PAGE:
The final race of the day started in similar 5-7 knots of gentle breeze, but those who started at the committee boat end and tacked onto port quickly soon lost out as the pressure increased form the south favouring the left side of the course. The Masters sailors looked to be taking control of the race in the initial stages of the 2 lap race, but soon the extra pace off wind of the U23 Cameron Tweedle and Hector Simpson saw them take first and second place with Keyhaven Master Cy Grisley taking a well-deserved third with increasingly confident Alex Atkins close on his transom in fourth.

Kieron Holt enjoys the run home on day 1 of the Masters at Warsash

Once ashore, sailors gorged themselves on tea and cake before the end of season dinner in Warsash Sailing Club washed down with a beer or two. In some cases it was enough beer to upset their sailing rhythms for Sunday morning….

Sunday dawned with similar conditions as Saturday but the threat of increased winds as the day progressed. Dinghy park activity included sail and rig changes to cope with the forecasted increase in wind. Once afloat the short gentle sail to the start area with a light and patchy south westerly gave an insight into the day’s conditions.

PRO Nigel Russell again got the fleet away first time, those in the centre and left of the course made the most of the pressure increase first and were able to dominate the race. On the second run the wind increased to around 11 knots and favoured those on the left side of the run with Hector Simpson taking the race win with Callum Dixon second and Allen Burrell third.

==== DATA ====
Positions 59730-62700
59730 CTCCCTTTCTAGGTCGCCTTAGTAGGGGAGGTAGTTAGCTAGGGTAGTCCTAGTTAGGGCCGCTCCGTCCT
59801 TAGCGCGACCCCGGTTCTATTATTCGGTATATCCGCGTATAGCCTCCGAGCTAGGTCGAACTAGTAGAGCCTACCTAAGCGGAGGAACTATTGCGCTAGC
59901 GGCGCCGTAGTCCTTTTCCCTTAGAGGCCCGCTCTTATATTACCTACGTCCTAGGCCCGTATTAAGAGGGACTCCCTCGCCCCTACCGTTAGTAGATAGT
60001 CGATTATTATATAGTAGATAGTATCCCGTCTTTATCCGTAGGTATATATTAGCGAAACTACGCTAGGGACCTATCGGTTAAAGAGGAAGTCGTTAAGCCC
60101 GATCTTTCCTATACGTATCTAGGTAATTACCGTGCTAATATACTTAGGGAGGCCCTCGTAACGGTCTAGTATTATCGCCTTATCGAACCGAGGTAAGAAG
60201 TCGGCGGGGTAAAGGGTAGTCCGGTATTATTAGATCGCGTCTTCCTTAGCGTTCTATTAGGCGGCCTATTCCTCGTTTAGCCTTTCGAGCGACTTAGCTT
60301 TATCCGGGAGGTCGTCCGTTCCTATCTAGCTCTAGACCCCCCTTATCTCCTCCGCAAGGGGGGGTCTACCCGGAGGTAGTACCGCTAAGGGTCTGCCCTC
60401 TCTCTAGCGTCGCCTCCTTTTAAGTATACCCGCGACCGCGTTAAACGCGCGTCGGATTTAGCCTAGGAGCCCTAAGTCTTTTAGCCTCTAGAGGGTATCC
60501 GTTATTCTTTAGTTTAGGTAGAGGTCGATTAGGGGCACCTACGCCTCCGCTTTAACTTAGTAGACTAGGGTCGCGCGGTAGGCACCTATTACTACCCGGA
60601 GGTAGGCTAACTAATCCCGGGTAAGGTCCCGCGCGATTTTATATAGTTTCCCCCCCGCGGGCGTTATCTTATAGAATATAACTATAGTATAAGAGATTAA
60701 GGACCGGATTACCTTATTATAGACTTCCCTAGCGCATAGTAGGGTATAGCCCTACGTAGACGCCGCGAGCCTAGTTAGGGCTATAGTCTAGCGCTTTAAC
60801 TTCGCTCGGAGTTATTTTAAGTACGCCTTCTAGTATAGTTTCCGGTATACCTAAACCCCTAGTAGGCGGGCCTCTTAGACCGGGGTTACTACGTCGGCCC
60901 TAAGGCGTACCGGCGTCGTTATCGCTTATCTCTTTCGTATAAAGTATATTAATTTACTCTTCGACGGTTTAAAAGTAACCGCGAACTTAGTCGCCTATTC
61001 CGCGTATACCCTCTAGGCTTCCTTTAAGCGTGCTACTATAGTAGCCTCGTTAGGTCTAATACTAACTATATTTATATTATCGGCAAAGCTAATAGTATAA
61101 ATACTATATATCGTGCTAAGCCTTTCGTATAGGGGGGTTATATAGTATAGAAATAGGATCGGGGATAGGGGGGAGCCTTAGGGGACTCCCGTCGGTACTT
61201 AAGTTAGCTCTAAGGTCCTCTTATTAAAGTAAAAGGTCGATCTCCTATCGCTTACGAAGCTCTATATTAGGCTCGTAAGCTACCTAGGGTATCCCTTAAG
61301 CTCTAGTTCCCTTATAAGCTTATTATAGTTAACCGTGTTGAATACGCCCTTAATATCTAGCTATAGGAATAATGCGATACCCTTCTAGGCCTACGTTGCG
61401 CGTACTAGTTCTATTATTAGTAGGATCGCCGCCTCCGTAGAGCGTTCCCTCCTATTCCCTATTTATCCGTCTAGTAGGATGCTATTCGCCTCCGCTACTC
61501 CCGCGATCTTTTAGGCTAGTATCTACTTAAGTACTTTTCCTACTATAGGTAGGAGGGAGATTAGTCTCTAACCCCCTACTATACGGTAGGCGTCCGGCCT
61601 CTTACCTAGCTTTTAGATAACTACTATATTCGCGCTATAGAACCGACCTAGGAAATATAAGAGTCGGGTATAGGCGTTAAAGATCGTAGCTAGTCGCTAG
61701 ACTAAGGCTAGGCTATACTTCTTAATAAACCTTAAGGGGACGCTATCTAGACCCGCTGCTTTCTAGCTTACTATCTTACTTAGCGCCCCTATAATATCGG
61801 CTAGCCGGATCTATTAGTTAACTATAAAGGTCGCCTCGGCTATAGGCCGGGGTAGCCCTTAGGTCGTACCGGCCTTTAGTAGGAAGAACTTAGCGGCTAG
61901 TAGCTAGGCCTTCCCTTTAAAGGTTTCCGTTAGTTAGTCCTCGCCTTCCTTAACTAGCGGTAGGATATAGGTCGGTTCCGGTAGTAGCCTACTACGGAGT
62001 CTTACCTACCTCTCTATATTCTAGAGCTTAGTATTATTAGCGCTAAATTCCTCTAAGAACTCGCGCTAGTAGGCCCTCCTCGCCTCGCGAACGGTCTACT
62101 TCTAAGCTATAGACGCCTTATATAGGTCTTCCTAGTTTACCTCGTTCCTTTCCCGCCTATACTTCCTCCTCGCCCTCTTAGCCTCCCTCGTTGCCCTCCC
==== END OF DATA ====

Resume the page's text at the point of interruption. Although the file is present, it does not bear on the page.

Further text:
Race five was a master class in light wind sailing by the U23s who led the way all around the course taking the top four places allowing John Heyes to take fifth place and Alex Atkins to show his consistency with his third sixth place of the championships.

The final race started with the best of intentions but as the wind dropped and backed to the south those who started at the pin end of the line came out as favourites at the windward mark. As the boats at the front end of the fleet rounded the spreader mark the wind drifted away to zephyrs, leaving some floundering. The race officer shortened the race at the leeward mark ensuring everyone finished, but inevitably this was just as the wind began to fill in. Again this was a race win for Cameron Tweedle closely followed by Hector Simpson and Jack Arnell.

Alex Atkins showed consistency and tenacity to take the 2017 BFA Masters title finishing after countback on the results of the last race just ahead of the Grand Master winner John Heyes. Martin Hughes took the Great Grand Master title and Howard Sellars the Legend.

As every race was won by an Under 23 sailor, the Travellers Trophy was always going to be claimed by one of them. True to form the persistence and consistency of Cameron Tweedle gave him the title for the second year in succession.

Another fantastic event with excellent conditions and superb race management ended the season for the British Finn Association on a real high note. Next year’s calendar with even more events is now being planned and will be available on the event 2018 calendar soon.

Report by Martin Hughes

Full results here